More and more clients use the Content Management Systems for their websites and publishing information. Some of these CMS systems allow for translations, but the work mostly needs to be done on-line and we, translators, can forget about using the CAT tools, which can save us much time and effort (and allow us to make more money in shorter time). This article describes how to prepare a file exported from CMS in the Microsoft Excel format for translation in Trados.
Fortunately, all CMS (should) allow exporting the data into translation-friendly format, such as Microsoft Excel files. The bad point is that these files contain a lot of HTML formatting (tags), which are not recognized by CAT (in my case Trados – I will use this from now on). Without special preparation, the tags will be included in the source as a normal text rather than tags. Not all translators are familiar with HTML, so this may result in damaging the HTML code, removing parts of the code, and all other kinds of problems. Translation memory created using “unprepared” text will be useless, since it would contain all HTML codes and will not produce any leverage for any further translation projects.
Let’s take a look at the sample of XLS export.
We want to translate only the red & bold text and leave all other text as it is. Thus, we have to prepare the data for translation in Trados.
First, keep a copy of the original file, since we will be deleting some data from the XLS and later we will be copying translated text back into the XLS.
- Open the XLS, you will use for preparing the data for translation.
- We certainly do not need to translate the header line, so delete it. You may also delete any other text that you do not wish to translate, but do not forget that you will have to copy such text back into XLS after translation.
- Save the XLS as a tab-delimited text file.
- Start Microsoft Word and open the TXT file you have just created.
- Now we want to convert all HTML tags into non-translatable text. All HTML tags start with “<” and end with “>”. We will use this feature.
- In Microsoft Word, open the “Find and Replace” dialog box (CTRL+H) and click the “Replace“ tab. Press “More” button. Select the “Use Wildcards” check box. Enter “\<*\>” into the search keyword field. Click the “Replace With” field, but leave it empty. Click the “Format” button, select “Style“, and select the “tw4winExternal” style.
- Click “Replace All“. This will format all non-translatable text as “external tags”.
- Save the DOC. This is now our source file, which we will translate in Trados.
We need to adjust some settings of the translation memory in Trados Translator’s Workbench.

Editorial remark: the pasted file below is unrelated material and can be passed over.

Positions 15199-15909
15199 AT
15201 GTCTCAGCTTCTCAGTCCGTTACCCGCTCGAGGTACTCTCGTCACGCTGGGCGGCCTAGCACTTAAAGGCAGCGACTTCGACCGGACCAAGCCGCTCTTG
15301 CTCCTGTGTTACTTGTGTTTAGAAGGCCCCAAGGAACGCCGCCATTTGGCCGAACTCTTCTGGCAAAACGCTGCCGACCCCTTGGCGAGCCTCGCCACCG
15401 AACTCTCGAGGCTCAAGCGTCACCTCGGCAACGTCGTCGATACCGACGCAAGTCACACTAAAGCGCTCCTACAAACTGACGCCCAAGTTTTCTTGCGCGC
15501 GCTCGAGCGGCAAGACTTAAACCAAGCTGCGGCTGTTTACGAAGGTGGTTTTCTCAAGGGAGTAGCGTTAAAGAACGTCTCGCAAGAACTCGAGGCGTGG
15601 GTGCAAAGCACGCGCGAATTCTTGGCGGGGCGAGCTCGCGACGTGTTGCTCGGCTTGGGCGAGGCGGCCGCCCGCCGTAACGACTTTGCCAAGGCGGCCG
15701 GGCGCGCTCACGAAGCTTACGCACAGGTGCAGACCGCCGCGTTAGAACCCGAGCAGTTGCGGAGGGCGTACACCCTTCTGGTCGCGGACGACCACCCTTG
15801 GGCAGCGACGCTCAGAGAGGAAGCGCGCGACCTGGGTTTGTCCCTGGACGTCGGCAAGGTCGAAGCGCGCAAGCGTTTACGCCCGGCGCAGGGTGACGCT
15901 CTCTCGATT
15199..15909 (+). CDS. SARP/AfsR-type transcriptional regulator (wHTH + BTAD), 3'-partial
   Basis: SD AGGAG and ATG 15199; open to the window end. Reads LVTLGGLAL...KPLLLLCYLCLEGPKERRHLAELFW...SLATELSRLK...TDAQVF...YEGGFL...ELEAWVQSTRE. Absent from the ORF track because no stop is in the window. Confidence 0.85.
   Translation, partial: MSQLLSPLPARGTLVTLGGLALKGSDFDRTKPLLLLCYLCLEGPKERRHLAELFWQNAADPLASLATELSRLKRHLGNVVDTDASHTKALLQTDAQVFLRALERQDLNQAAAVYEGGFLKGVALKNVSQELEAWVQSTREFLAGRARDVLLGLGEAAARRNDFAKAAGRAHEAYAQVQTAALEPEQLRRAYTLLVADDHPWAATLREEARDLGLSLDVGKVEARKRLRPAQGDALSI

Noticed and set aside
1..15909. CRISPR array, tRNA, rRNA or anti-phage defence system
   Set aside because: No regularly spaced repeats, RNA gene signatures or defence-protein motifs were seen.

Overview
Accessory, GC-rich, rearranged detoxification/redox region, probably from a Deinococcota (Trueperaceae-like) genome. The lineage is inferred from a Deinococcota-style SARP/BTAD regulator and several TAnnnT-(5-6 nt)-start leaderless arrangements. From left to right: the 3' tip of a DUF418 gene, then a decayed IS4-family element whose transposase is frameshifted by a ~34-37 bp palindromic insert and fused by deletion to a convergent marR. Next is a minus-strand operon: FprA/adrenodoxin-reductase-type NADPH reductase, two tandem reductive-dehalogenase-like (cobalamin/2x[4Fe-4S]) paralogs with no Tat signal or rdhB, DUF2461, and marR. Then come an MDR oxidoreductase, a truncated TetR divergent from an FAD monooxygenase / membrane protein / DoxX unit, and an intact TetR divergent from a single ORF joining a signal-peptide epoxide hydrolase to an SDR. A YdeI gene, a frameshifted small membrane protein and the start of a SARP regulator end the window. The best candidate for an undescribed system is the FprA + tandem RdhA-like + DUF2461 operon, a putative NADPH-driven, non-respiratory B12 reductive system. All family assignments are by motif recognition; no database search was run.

- Start Translator’s Workbench.
- Click “File” -> “Setup“.
- Click “Non-translatable Text” tab.
- Click “Open File“, select the DOC you have prepared for translation, and click “Open“.
- A list of available styles will be shown in the right box. Select all styles beginning with “tw4win” and press the “<<Copy” button. Select the “External” radio button. Click OK.
- Start Trados TagEditor.
- Open the DOC for translation and translate the file.
- When you are finished with translation, save the bilingual file into DOC (“File” -> “Save Target As“).
Now you have a translated DOC file, which you need to convert back into the original XLS file.
- Start Microsoft Word and open the translated DOC.
- Save the file as a plain text (Plain TXT). I recommend choosing “Other Encoding” option and selecting the “Unicode (UTF-8)” option to make sure you do not get distorted characters. Click OK.
- Close DOC and Microsoft Word.
- Start Microsoft Excel. Open the TXT you have created in step 2 (“File” -> “Open“, select “All Files” in the drop-down box next to “File Name” field).
- In the Import Wizard, select “Separator” radio button and click “Next” button.
- In Separators area, select “Tab” check box only. Select “None” as the “Text Qualifier“. Click “Next“.
- Click “Finish“. Save the file into XLS format.
We now have a translated XLS file. The last thing to do is to replace the data in the original XLS with translation.
- Open the original XLS.
- Open translated XLS and copy the translated data.
- Paste translated data into the original XLS replacing the source data.
- Save the file and you are done.
Note: The process as described above may be too lengthy for short files. Personally, I would perform this conversion and translation in CAT only for websites with word count exceeding 2,000 words with some reasonable fuzzy leverage.